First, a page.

Aspirin for Venous Ulcers: Randomised Trial (AVURT)
This efficacy study evaluates the safety and effectiveness of aspirin for venous leg ulcer healing. The study also examines whether patients can be recruited to a larger study. Patients with chronic venous leg ulceration presenting and undergoing care in leg ulcer community clinics or hospital out-patient clinics, or registered with a clinic but are receiving care at home will be recruited. All patients will receive standard compression bandaging. Half of the participants will be randomised to receive aspirin, while the other half will receive a placebo.
The mainstay of treatment of leg ulcers is graded compression therapy to squeeze the fluid out of the leg and venous system. This has been shown to be effective in many clinical trials. However, despite this treatment patients take many months to heal (with median healing times of approximately 12 weeks in previous trials) and for some patients compression therapy does not result in resolution of their leg ulcers. The use of compression (as well as dressings largely to manage the wound exudate) can be expensive as nurse time is required to change bandages which can be required weekly or more frequently. Furthermore, for many patients the compression therapy is uncomfortable (sometimes painful) and inconvenient for everyday life (compression is bulky and dressings have to be changed several times weekly). If other treatments were able to reduce the time to healing then this would be a significant breakthrough.
Results from two earlier small trials suggest aspirin may be of benefit. However this trials were poorly designed and reported. The present study will evaluate whether the addition of 300mg of daily aspirin to standard evidence based therapies reduces the time to healing of chronic venous leg ulceration using a more rigorous design. The study will also establish the feasibility of satisfactory participant recruitment for a bigger trial, and whether participants are compliant with their aspirin therapy. The safety of aspirin in this patient population will also be monitored.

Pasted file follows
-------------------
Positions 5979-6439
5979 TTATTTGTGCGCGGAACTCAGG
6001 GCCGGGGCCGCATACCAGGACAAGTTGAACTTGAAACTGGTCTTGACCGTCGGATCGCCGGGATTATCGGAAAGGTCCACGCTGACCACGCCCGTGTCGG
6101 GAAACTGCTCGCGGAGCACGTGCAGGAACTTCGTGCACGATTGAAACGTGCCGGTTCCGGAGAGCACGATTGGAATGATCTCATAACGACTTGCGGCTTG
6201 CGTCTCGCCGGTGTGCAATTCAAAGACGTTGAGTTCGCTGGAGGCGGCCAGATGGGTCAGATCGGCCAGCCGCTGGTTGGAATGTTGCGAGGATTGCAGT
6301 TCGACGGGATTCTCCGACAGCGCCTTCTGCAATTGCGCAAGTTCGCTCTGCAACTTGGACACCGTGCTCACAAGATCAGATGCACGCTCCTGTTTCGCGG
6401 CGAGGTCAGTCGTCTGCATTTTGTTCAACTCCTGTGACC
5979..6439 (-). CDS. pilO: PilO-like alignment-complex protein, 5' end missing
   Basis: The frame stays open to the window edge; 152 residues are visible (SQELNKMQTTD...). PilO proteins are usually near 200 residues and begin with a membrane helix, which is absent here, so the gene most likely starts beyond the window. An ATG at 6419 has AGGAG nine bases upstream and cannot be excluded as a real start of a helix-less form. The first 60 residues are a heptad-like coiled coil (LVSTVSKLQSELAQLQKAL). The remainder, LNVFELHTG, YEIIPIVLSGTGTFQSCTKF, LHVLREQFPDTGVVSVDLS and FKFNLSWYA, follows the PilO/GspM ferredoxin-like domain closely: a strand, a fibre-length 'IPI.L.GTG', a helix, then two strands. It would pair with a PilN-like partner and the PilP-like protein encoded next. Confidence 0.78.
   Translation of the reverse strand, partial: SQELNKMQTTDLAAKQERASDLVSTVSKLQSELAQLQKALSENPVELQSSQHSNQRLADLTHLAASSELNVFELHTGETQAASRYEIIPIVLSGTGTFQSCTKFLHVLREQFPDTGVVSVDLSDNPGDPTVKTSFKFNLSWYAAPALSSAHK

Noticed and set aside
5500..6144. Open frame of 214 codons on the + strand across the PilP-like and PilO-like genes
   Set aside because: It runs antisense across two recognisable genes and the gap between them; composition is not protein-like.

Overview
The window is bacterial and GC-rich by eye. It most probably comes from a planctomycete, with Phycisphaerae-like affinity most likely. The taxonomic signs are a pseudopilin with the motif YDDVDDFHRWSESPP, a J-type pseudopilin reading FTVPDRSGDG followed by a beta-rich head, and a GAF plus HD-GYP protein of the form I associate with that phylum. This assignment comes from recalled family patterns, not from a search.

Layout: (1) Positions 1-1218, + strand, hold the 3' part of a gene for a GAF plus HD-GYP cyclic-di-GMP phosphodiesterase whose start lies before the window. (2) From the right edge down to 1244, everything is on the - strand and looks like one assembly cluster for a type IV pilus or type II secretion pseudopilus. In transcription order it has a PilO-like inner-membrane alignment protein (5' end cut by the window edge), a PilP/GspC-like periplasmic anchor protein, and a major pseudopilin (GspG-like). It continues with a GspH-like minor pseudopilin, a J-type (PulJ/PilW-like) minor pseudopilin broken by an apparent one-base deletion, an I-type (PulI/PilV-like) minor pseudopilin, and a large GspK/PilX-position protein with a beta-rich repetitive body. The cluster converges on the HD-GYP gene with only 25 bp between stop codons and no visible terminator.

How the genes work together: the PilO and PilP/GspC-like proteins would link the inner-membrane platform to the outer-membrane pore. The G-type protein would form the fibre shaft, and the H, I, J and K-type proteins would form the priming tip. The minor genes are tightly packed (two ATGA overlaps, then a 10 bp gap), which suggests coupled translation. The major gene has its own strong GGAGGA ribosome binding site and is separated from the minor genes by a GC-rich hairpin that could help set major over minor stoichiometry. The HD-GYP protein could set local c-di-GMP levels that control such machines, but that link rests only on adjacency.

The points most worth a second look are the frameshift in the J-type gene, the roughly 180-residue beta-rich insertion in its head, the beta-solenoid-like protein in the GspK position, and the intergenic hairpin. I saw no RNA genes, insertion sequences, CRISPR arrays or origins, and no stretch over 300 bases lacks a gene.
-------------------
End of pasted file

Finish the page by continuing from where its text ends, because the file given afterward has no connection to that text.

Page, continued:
Each 300mg aspirin capsule will contain over-encapsulated 4 x Aspirin 75mg tablets.
Each placebo capsule will contain a lactose and magnesium stearate blend, and will appear identical in weight, colour and size to the matched aspirin capsules.
Inclusion Criteria: Those with at least one chronic venous leg ulcer - where chronic venous leg ulceration is defined as any break in the skin which has either: a) been present for more than six weeks, or b) occurred in a person with a history of venous leg ulceration. Ulcers will be considered purely venous if clinically no other etiology was suspected. For this the ulcer must be venous in appearance (i.e. moist, shallow, of an irregular shape) and lie wholly or partially within the gaiter region of the leg. If the patient has more than one ulcer we will choose the largest ulcer as the 'index' lesion for purposes of the analysis. Ulcer area > 1 square cm Participants must have had an ankle brachial pressure index (ABPI) ≥ 0.8 taken within the previous three months. When the ABPI is incompressible other forms of assessment including peripheral pulse examination / toe pressure / duplex ultrasound in combination with clinical judgement to be used to exclude PAD Aged ≥ 18 years (no upper age limit) Able and willing to provide informed consent Ulcer duration > 6 weeks or prior history of venous ulceration. Exclusion Criteria: Unable to provide consent Unwilling to provide consent Foot (below the ankle) ulcer A leg ulcer of non-venous aetiology (i.e. arterial) Ankle-brachial pressure index (ABPI) <0.8 Current regular use of aspirin (as may be randomised to placebo) Previous intolerance of aspirin / contraindication to aspirin (decision made according to the prescribers' clinical judgement) Prohibited medication: Probenecid Known lactose intolerance (as placebo contains lactose) Pregnant/lactating women Currently participating in another study evaluating leg ulcer therapies. Another reason that excluded them from participating within this trial (decision made according to the nurses' or prescribers' clinical judgment )* Previously been recruited in to this trial.